The most disturbing part of the Richard Sherman saga? Reading some of the ignorant and racially-implied online comments directed toward Sherman on the Internet. That tells me more about their character than his.

He talks about that and more in this revealing interview with Rachel Nichols of CNN.com.

Love him or hate him, Peter King of mmqbSI.com says everybody is fascinated about the Seahawks’ cornerback.

“I think this story has really caught on because everyone loves a villain,’’ said Dr. Annemarie Farrell, a professor of sports management and media at Ithaca College. She is an expert in fan behavior. “There’s not a ton of villains on either of these teams that people can talk about. We can’t all talk about Peyton Manning every day all the time. That’s boring. Sherman, on the other hand, put himself out there, and America really latched on. That’s why it became a bigger story than the game.

“There’s a lot of different storylines with Richard and reasons for why this blew up, but I think a really important one here is race. This seethes into this narrative of race in America and race logic. Think about who Richard Sherman is. He’s a kid from Compton who graduated second in his class and went to Stanford to earn a degree in Communications. He’s at a critical point in his football career, makes a huge play, then a reporter sticks a mike in his face. What does he do? He not only speaks, he shouts. And now you have an angry, almost violent black man, in a very passionate moment, yelling on national television.’’

Stanford coach David Shaw was the defensive coordinator when Sherman played for the Cardinal. Jon Wilner of the San Jose Mercury News asked him about Sherman.

“Bill Walsh said you want guys with high character who are great players and great people,” Shaw said.  ”But every once in a while, you have to line up and defend Jerry Rice. And the guy who does that has to be on the edge. That’s where Richard is.”

Dan Wetzel of Yahoo! Sports writes:

There is nothing wrong with not liking Sherman. As sure as he is free to act as he chooses, fans are free to judge him on that and react accordingly. That’s part of the deal. The only mistake is to assume that everyone in the NFL should act the same way – or more specifically act like you think you would act if it were you who was playing the game.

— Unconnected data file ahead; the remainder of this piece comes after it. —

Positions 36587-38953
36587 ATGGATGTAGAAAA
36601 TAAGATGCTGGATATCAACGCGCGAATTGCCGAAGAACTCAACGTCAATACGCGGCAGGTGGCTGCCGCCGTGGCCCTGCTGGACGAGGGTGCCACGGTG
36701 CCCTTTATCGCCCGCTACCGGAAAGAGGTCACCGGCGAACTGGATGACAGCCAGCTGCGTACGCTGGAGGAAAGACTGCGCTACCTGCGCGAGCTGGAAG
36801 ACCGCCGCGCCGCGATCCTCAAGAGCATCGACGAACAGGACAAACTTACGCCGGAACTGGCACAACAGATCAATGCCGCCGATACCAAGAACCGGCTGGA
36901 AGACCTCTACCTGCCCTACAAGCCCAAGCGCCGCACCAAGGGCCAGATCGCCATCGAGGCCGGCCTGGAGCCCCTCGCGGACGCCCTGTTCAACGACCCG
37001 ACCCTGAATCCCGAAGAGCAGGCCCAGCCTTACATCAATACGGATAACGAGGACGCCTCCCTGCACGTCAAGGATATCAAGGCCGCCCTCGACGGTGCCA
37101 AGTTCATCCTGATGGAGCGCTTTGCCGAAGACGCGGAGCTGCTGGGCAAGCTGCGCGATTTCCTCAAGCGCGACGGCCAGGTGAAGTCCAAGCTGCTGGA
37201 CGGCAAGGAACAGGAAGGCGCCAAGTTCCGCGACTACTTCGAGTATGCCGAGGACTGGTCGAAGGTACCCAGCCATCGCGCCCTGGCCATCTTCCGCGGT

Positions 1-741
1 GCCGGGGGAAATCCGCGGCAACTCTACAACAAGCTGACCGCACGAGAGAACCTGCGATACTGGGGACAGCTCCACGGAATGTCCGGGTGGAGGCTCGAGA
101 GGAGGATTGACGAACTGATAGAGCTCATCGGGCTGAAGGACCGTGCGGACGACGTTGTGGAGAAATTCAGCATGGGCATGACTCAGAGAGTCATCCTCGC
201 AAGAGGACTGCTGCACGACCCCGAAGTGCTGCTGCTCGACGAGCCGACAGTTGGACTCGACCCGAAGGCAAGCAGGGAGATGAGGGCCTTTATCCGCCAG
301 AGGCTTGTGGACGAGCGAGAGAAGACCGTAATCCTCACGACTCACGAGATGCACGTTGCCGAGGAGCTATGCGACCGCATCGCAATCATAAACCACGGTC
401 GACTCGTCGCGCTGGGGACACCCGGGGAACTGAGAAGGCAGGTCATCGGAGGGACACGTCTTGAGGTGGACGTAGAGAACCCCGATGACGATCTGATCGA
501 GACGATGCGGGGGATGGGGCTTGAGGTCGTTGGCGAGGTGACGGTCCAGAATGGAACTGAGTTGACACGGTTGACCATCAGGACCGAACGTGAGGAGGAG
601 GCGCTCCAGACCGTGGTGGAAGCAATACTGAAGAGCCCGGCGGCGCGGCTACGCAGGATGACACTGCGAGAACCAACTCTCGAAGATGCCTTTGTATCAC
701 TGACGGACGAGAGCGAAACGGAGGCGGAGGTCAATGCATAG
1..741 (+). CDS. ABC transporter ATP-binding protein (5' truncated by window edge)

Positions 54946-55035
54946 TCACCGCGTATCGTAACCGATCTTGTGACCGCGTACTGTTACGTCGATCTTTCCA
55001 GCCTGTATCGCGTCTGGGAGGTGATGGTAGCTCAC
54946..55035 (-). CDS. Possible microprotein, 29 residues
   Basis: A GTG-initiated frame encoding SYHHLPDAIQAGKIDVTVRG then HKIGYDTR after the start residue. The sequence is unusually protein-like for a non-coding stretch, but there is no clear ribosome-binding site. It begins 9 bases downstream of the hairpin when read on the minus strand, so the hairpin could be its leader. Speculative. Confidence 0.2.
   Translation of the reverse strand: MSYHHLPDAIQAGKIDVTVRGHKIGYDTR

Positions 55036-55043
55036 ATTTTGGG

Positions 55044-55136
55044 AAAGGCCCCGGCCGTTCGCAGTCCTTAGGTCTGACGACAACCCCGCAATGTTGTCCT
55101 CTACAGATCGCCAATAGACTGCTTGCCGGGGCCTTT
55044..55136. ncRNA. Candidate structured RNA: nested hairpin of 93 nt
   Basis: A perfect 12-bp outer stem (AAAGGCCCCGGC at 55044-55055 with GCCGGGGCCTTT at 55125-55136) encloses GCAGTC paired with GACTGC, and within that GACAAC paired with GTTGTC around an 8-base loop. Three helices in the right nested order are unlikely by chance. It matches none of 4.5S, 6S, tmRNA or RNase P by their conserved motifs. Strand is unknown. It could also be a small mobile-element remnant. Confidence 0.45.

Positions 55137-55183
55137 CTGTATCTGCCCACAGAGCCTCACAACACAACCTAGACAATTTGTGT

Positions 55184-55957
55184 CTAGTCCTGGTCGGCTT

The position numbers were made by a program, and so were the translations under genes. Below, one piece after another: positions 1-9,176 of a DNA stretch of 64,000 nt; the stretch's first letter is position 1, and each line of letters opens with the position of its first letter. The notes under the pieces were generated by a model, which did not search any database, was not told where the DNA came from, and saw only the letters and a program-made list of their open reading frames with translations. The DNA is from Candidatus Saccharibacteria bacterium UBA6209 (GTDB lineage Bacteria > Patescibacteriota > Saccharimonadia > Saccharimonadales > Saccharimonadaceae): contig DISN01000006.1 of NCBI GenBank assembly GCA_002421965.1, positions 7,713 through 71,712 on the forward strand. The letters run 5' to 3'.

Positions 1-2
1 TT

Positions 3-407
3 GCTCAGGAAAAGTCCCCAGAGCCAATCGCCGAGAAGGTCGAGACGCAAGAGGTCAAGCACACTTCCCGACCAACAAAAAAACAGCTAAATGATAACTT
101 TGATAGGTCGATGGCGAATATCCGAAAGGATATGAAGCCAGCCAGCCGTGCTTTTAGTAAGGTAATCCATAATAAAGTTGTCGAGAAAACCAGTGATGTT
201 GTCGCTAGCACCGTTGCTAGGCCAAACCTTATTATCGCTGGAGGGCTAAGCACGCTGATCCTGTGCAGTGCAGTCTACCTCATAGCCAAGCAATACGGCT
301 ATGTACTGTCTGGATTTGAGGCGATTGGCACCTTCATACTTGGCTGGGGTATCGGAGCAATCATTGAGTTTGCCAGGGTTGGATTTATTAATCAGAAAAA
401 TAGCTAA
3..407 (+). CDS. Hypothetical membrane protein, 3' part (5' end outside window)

Jamie Fritz, who manages Sherman’s marketing deals, told ESPN.com: “We live in a world where so many are politically correct, so many are all about media training. There’s one thing that you can count on from Richard, and that is that he’s always going to speak his mind.”

Bill Plaschke of the Los Angeles Times defends Sherman. He writes:

“… he is the example of everything that is wrong with some modern professional football fans. A guy fights for three hours and winds up throwing the punch of his life in the most important professional moment of his life, and America expects him to immediately start blowing kisses?”

Steve Rosenbloom of the Chicago Tribune is among those who finds Sherman refreshing:

“You want classy? Go to the opera. Sherman sounded like football. Good for him. Good for our entertainment.

“Admit it, you loved it, too. Stop lying to yourselves. It’s a bad habit, it’s patently phony, and people are already pointing at you and talking about you.

“Sherman was himself. He was a thing, and it was hysterical. He was funny, colorful, entertaining. This is not a G-8 meeting, people. It’s entertainment.

“It’s entertainment that includes a guy suffering a torn ACL for our pleasure.

“It’s entertainment that includes players welcoming the early stages of brain damage for our pleasure.

“Wise up, folks. When you’re asking people to bring on early dementia and early death, yeah, there’s a chance they’ll be geeked up.

“And when a player makes the key play in a conference championship game and has a live mic stuck in front of him, then yeah, there’s a chance he’ll still be geeked up.”